See how this idea matches your memories of younger days: An older relative, telling you a story about her or his life, ends the narrative with something like, “And let that be a lesson to you, Little Abercrombie—so you always remember to wash your hands before meals.” That story was a cautionary tale. And that beloved elder recognized and accepted that his or her life was filled with these stories. In fact, that perhaps all of his or her life was a cautionary tale.
To bring that forward to your present status among your peers or offspring: It’s likely that much of your life story is also a cautionary tale—your reflections regarding past mistakes of every kind now projected onto the screen of a younger person’s present circumstances or hopes.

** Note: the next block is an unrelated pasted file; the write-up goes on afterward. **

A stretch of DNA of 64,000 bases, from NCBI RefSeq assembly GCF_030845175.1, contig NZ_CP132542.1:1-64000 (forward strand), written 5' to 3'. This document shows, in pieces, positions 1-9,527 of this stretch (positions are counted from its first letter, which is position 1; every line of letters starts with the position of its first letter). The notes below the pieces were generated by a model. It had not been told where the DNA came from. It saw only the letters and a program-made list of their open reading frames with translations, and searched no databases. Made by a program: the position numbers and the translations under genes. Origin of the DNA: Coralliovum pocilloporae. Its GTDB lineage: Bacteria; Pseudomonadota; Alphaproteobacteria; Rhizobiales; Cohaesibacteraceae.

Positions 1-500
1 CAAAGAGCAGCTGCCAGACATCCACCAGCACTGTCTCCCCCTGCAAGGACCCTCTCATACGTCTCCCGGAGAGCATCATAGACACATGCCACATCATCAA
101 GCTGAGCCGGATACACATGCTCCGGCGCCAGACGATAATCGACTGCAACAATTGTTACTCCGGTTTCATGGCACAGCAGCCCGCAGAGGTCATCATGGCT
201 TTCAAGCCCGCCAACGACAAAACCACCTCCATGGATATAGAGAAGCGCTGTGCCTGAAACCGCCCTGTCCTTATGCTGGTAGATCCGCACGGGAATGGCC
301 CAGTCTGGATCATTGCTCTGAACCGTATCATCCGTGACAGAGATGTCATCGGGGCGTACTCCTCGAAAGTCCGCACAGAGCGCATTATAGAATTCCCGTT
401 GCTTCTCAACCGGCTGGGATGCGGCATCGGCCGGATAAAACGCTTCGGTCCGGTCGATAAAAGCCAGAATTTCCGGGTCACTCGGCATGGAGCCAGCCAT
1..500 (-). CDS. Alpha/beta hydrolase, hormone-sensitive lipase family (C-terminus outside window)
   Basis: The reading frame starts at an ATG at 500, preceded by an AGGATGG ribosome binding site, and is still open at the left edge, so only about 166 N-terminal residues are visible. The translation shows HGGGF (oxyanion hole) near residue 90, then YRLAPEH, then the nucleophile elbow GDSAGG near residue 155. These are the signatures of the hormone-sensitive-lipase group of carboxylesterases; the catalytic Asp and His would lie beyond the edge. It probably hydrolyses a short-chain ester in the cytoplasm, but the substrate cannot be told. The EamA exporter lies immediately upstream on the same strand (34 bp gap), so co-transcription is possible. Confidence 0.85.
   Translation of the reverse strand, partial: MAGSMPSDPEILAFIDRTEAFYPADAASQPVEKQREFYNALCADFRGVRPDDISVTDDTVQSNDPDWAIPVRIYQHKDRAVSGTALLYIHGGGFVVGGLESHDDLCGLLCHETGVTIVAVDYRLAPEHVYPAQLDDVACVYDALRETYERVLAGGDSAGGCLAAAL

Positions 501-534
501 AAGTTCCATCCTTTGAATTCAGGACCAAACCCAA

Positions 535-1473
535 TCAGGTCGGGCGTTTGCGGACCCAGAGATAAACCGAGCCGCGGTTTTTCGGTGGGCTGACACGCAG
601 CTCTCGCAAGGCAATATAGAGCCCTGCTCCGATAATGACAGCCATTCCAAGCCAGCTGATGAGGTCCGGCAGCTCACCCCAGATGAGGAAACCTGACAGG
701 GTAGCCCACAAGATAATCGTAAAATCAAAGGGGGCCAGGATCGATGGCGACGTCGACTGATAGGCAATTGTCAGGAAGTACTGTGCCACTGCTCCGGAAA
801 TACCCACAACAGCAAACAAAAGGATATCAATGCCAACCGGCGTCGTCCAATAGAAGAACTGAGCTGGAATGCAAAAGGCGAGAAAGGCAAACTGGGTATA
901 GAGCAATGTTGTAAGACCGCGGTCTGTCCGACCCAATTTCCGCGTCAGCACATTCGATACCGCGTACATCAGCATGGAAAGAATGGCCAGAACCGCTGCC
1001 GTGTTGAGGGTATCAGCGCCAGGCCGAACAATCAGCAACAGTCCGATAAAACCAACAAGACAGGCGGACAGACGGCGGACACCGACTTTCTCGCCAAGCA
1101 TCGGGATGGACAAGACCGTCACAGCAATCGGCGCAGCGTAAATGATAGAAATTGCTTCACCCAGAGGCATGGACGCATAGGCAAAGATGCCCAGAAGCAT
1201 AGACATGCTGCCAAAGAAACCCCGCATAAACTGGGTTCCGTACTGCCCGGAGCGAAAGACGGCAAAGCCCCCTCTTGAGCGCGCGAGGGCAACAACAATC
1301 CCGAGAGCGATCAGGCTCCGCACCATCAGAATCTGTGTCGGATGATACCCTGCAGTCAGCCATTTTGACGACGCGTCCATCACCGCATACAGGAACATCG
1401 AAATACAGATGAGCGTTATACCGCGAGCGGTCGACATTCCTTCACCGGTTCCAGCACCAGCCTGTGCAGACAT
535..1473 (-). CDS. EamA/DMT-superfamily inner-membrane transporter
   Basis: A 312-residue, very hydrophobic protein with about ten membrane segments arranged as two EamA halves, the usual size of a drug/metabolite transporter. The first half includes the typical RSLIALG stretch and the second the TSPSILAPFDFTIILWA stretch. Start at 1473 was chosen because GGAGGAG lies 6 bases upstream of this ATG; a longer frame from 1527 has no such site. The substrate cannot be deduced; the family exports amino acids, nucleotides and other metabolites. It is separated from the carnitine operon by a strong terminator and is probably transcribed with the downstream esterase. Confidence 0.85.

Something profound is going on here—something found in much of the witness of Scripture: By themselves, few of your descendants, students or loved ones can always recognize or step around the recurring dangers that come their way in life. Absent the loving wisdom of older adults, they’d have to live their histories as a series of preventable mistakes—a sad existence—considering the high cost for repeated life-changing missteps.
Your warnings and admonitions—even your rebukes—can serve a valuable function in others’ lives. Even if you don’t tell instructive anecdotes, others can see how you have made decisions—how you’ve borne some of the consequences of choices that weren’t that well thought out. Your lifestyle tells stories. So do your relationships, your possessions and your triumphs after blunders.
Because of your life experiences, you can offer useful, godly wisdom to those who will follow you. You can help them avoid the mistakes you wish you hadn’t made!
You can be a helpful, hopeful cautionary tale….
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